This chapter presents a practical approach to valuation as applied to middle market mergers and acquisitions (M&A).a In this context, market value is the highest value of a business in the marketplace. If an owner says his business is worth a certain price, he is generally referring to this value world (see Chapter 2 for a refresher on value worlds). These valuations determine possible open market selling prices for a business interest. An alternative method being used in middle market M&A is referred to as Transaction Valuation; an overview is provided in the appendix.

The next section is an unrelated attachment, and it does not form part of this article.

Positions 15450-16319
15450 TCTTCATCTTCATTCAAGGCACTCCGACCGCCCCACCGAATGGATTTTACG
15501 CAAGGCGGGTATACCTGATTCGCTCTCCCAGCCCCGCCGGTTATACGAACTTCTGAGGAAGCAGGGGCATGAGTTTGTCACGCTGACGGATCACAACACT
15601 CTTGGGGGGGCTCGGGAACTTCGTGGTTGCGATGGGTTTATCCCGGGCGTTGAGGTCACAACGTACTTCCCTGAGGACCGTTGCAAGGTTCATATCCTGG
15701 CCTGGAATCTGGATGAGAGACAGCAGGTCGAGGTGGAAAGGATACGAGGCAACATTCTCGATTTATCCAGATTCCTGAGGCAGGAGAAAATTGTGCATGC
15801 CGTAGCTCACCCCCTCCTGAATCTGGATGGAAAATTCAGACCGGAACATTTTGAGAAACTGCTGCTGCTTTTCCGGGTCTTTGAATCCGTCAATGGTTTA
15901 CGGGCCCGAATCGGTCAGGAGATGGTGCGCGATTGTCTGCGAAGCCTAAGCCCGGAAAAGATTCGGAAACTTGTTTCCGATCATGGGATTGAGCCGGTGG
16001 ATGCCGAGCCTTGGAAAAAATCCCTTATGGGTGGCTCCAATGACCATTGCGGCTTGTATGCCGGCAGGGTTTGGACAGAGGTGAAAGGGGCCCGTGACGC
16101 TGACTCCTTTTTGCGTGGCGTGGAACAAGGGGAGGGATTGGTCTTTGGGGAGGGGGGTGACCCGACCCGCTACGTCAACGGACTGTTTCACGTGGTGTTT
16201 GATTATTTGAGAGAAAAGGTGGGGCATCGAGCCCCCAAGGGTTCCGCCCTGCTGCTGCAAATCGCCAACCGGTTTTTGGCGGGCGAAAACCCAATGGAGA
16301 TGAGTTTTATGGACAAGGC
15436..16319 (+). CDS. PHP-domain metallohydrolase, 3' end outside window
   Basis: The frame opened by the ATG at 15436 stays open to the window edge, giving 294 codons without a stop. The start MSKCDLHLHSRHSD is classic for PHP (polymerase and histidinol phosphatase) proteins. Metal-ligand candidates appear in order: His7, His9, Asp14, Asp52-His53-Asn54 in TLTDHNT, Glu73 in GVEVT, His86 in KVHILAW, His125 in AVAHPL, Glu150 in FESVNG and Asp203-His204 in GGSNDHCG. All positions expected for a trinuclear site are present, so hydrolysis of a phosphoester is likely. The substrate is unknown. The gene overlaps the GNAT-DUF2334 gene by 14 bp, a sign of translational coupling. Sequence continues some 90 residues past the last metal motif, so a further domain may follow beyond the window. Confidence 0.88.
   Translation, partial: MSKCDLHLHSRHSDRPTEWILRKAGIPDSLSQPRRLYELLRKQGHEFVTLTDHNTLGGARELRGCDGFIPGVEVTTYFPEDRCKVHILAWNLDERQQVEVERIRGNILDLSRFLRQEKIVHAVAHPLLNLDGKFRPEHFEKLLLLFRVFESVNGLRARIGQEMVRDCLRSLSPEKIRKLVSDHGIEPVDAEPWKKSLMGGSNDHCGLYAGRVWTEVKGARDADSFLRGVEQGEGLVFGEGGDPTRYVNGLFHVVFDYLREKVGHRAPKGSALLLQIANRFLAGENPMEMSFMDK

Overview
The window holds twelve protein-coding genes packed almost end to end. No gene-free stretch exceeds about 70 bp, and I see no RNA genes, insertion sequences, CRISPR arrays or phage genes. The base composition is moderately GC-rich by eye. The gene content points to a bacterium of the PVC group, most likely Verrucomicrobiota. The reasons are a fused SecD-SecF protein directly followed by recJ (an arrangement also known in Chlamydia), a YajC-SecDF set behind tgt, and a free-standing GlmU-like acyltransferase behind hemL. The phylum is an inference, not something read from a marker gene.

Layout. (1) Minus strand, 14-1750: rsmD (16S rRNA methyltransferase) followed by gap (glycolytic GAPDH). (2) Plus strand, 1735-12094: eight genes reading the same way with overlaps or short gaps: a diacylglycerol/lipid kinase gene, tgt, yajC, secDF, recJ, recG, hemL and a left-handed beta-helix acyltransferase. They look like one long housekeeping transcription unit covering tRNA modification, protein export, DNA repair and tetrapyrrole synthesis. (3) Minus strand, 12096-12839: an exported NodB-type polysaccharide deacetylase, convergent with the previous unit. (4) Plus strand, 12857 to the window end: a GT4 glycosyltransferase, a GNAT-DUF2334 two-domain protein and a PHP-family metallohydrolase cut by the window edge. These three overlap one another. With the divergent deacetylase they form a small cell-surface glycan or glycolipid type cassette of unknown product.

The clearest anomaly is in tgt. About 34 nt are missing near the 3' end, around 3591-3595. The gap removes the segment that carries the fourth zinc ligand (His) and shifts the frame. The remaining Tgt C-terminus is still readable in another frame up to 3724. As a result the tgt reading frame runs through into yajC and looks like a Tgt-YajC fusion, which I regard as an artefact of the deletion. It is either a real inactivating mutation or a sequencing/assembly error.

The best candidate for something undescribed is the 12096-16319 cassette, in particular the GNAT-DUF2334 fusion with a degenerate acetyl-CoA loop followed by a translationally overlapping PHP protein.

Every company simultaneously has at least three market values. This explains why market value, much like all of business valuation, is a range concept. Each market value level is called a subworld. A subworld represents the most likely selling price based on the most likely investor type. The subworlds are: asset, financial, and synergy. The asset subworld reflects what the company is worth if the most likely selling price is based on net asset value. This is because the most likely buyer bases his or her purchase on the company's assets—not on its earnings stream. The financial subworld reflects what an individual or nonstrategic buyer would pay for the business. With either buyer type, the appraisal relies on the company's financial statements as the main source of information. The synergy subworld is the market value of the company when unintended benefits from a possible acquisition ...